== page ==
President Donald Trump's decision to hold firm on his government shutdown to get Congress to bankroll his southern border wall makes a mockery of his reputation as a great deal-maker. All he has achieved is confirmation of his incompetence in governance.
His ineptness in coping with House Speaker Nancy Pelosi's new assertion of political power on Capitol Hill has led him into a predictably untenable position. He is left nakedly outfoxed by the most powerful woman there, insisting on his foolish bluff on the wall, as nearly a million federal workers pay the price in lost paychecks.
Trump founders in search for a way out of the quandary into which he has blundered. His plight comes out of a combination of ignorance about how the American democracy works and his personal hubris, which limits his real-world options.
His reliance on his supreme self-confidence and false sense of security in the presidency may not allow him to accept no for an answer, for one of the few times in his pampered existence. He has well demonstrated his talent for generating public support and even adoration from a large but minority share of the American electorate, based on racial, social and cultural biases.
But now he is being confronted by irrefutable evidence that he has bitten off more than he can chew. Running a great global enterprise requires more than the wits and skills of a common huckster.
His personal inadequacy in addressing the multifaceted demands of the American presidency at home and abroad is obvious. He lacks both the experience and the knowledge to staff the vast machinery of a responsible governing nation, to keep it humming effectively in the best interests of its diverse populace.
The Trump White House and the broader federal bureaucracy have been left too often in the hands of a makeshift gang of incompetent and corrupt pretenders. They are subject essentially to Mr. Trump's own fly-by-night concept of muddling through, in a world far beyond their own very limited life experiences.
Over the first two years of the bizarre Trump presidency, the country has been treated to an exercise in mass civic irresponsibility, in delivering the national machinery into the hands of a real-life snake-oil salesman who rivals Elmer Gantry, Lonesome Rhodes and Henry Hill.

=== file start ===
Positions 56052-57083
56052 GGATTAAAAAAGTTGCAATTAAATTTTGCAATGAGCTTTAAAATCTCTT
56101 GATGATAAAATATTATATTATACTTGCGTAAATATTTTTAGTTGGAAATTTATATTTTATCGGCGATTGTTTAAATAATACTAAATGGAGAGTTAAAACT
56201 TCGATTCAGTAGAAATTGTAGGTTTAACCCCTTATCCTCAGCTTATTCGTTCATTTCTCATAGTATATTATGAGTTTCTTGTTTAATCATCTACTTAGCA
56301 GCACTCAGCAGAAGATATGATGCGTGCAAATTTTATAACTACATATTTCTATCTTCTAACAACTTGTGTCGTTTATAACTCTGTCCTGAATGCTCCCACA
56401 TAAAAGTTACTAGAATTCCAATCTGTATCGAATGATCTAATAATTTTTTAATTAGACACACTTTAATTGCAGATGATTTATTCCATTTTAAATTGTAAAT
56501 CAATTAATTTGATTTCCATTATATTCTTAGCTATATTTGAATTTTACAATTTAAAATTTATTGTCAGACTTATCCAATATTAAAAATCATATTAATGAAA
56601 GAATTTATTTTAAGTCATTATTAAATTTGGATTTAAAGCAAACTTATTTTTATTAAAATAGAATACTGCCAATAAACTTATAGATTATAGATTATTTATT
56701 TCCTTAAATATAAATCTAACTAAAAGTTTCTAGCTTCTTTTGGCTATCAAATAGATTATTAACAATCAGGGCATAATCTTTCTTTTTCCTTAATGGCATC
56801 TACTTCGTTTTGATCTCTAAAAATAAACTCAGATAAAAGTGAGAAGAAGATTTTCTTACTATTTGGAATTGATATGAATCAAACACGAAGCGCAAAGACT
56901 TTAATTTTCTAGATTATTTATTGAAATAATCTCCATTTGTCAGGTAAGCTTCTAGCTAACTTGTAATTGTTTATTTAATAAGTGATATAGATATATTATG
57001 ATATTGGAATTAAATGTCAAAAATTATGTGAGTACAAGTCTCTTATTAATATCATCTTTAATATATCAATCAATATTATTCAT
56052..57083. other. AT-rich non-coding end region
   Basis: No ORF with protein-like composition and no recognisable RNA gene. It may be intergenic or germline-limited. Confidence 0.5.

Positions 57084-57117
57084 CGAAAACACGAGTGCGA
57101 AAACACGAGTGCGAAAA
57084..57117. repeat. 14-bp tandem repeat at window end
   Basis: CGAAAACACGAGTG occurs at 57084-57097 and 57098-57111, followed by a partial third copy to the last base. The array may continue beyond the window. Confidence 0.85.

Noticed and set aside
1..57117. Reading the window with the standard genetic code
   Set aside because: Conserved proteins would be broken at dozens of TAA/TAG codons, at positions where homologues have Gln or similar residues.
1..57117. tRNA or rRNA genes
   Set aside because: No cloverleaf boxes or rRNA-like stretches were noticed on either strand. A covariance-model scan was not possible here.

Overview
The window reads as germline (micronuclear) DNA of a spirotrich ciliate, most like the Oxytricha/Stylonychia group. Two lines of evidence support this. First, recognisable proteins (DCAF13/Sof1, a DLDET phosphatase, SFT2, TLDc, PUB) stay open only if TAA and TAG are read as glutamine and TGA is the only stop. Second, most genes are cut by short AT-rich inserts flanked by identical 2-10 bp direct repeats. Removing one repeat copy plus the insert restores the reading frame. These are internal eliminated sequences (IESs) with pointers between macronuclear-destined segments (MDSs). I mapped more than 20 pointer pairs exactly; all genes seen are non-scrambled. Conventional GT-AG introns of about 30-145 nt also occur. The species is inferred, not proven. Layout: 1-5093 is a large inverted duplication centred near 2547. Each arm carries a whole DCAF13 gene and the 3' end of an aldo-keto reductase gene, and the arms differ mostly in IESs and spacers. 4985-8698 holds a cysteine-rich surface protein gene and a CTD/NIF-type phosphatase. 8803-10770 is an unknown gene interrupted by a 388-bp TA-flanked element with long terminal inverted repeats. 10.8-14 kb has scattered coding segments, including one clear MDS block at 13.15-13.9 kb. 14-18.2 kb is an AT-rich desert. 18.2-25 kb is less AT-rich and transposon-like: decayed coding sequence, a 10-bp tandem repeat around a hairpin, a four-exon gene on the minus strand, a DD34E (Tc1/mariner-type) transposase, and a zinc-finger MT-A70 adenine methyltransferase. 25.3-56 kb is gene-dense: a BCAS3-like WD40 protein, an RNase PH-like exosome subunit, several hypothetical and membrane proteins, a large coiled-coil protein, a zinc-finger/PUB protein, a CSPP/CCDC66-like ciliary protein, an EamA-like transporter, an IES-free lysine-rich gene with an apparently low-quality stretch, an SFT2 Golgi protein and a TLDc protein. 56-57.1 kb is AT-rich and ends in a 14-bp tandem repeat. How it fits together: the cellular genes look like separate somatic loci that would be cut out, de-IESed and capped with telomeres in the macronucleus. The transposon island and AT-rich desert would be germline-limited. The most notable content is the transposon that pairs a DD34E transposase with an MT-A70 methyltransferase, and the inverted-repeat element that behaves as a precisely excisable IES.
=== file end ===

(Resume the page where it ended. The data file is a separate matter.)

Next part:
Donald Trump has been imprecisely compared to Joe McCarthy, who after all was a bona fide practicing politician who had certain professional skills.
McCarthy worked his magic as a fear-mongering anti-communist until weaknesses of alcoholism and rhetorical excess laid him low. Mr. Trump has proved to be much more dangerous and corrosive a national figure than McCarthy, in capturing first the Republican Party and then the presidency. But in the process, he has been a huge failure governing.
That is why the founding fathers — who erred in creating the Electoral College that brought Mr. Trump the presidency despite losing the popular vote — were right in also providing a process for impeachment. As Mr. Trump prepares to seek re-election in 2020, it looms increasingly possible that the voters' 2016 decision to put an unprepared political charlatan in the Oval Office may be reversed before then.
There no doubt will be many more unpredictable turns in the road between now and the next presidential election. But the astonishing events of recent days, with news that the FBI found grounds to suspect the president of the United States of being a Russian "asset" in his own election, offers an unprecedented test of our shaken democratic process.
The nation is now on a roller-coaster ride with no one at the controls, and it reels wildly down the tracks to who knows what fate. Mr. Trump has become the prime engineer of his own demise. Does he not realize it?
Jules Witcover is a syndicated columnist and former long-time writer for The Baltimore Sun. His latest book is "The American Vice Presidency: From Irrelevance to Power" (Smithsonian Books). His email is firstname.lastname@example.org.